Mary Lavin Biography


(Great Authors of World Literature, Critical Edition)

Mary Lavin has an illustrious place among the handful of Irish women writers of short stories. Unlike other members of that group—for example, Elizabeth Bowen and Edna O’Brien—Lavin has devoted virtually all of her creative energies to short fiction, her novels having little to contribute to an overall assessment of her artistic achievement.

At the age of nine, Lavin was brought by her Irish emigrant parents from her native America back to Ireland. For a time the family settled in Athenry, County Galway, in circumstances which have haunted the author’s work. The special place occupied by houses in her fiction and the stolidly repressive conformity they connote reflect this place and time. Stories such as “The Becker Wives,” the Grimes family sequence, and the novel The House in Clewe Street have their origins in these formative experiences. In 1922, the family moved to Dublin, where the author was educated. Four years later, her father began to work as the manager of Bective House, an estate in County Meath, north of Dublin. This position and locale had a number of important consequences for Lavin, not least for providing the landscape of many of her stories—“In the Middle of the Fields” is a noteworthy example.

In 1936, after completing an M.A. thesis on Jane Austen, Lavin left Dublin’s University College and took a teaching position. She later began to study for a Ph.D. but abandoned a thesis on Virginia Woolf in favor of creative work. Her first story, “Miss Holland,” was published in 1939. Marriage to a university classmate, William Walsh, a lawyer, followed in 1942, the same year that her first book of stories, Tales from Bective Bridge, was published. The book came with a preface by a famous Bective neighbor, the author Lord Dunsany, and in 1943 Lavin received the prestigious James Tait Black Memorial Prize.

In 1946, following the death of her father (see the story “Tom” in The Shrine, and Other...

(The entire section is 812 words.)


(Literary Essentials: Short Fiction Masterpieces)

Born in East Walpole, Massachusetts, on June 11, 1912, and the only child of Irish-born Nora Mahon and Tom Lavin, Mary Lavin emigrated to Ireland in her ninth year. Educated at Loreto Convent in Dublin and University College, Dublin, she wrote her M.A. thesis on Jane Austen; she then taught French at Loreto Convent for two years while preparing her unfinished Ph.D. thesis on Virginia Woolf. In 1942, she married William Walsh, and they had three daughters: Valentine, Elizabeth, and Caroline. After the death of her husband in 1954, Lavin had little time to write fiction since she had to bring up her children and run the farm at Bective. A John Simon Guggenheim Memorial Foundation Fellowship in 1959, however, and another in 1962, gave her the time and confidence to create fiction once more. She published a number of stories that were then collected in The Great Wave, and Other Stories. Thereafter, the years became serene and productive. Lavin received a number of awards and prizes, including a third Guggenheim Fellowship, in 1972, and a D.Litt. from the National University of Ireland in 1968. In 1969, she married an old friend from her university days, Michael MacDonald Scott, a laicized Jesuit.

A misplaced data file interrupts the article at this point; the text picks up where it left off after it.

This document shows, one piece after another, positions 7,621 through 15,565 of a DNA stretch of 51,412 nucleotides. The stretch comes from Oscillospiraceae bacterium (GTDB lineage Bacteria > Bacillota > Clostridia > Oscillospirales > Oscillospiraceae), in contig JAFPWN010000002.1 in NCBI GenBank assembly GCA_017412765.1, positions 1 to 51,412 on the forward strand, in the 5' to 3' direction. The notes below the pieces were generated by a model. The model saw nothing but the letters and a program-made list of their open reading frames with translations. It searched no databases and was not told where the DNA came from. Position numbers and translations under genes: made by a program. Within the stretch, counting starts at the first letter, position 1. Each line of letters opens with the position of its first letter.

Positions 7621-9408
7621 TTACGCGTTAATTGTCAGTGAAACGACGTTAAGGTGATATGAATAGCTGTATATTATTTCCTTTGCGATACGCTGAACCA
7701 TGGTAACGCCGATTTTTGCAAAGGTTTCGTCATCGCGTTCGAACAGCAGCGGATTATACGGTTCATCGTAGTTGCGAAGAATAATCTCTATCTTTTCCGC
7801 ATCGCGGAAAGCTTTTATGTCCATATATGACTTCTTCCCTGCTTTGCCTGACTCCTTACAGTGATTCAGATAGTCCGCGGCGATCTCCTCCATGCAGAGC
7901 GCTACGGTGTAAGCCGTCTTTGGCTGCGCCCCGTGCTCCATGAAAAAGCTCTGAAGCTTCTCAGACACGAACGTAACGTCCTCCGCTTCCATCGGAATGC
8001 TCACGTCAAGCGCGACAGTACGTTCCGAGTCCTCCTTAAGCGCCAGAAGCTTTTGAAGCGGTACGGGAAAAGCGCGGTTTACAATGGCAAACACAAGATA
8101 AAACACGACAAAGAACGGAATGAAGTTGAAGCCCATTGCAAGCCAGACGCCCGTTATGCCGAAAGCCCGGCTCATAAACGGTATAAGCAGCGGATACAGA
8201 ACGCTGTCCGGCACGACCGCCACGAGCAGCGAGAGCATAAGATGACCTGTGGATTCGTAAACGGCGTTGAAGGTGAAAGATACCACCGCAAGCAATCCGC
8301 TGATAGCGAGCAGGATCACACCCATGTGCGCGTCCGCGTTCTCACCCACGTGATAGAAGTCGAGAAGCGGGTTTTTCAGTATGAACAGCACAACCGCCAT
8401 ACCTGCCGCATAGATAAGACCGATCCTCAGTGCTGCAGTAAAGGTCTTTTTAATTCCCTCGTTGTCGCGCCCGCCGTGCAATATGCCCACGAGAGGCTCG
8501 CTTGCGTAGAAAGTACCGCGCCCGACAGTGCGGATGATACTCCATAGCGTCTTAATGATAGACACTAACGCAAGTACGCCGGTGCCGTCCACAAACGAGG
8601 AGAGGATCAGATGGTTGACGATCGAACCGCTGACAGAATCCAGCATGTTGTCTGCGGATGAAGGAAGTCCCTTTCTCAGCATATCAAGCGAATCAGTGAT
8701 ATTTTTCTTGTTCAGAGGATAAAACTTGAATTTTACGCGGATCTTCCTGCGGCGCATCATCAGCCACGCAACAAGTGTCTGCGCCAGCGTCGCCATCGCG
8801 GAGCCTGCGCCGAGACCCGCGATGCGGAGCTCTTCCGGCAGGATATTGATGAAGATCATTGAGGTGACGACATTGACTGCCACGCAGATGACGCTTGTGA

Lavin, who had been living in a nursing home in Blackrock, a southern suburb of Dublin, died March 24, 1996, at the age of eighty-three. She was praised by both the president of Ireland, Mary Robison, and the Taoiseach, John Bruton, who said her life was characterized by the ability to “make the ordinary extraordinary.” She was eulogized in Irish and English newspapers by many of the most famous Irish critics and authors, such as William Trevor, Clare Boylan, W. J. McCormack, and Maurice Harmon. Publication of the first full-length biography of Lavin was stalled in May, 1998, because one of her daughters was unhappy with her portrayal in the book.


(Short Stories for Students)

Mary Lavin Published by Gale Cengage

Mary Lavin was born in East Walpole, Massachusetts in 1912 to Thomas and Nora Lavin, who were both Irish immigrants. The family moved back to...

(The entire section is 399 words.)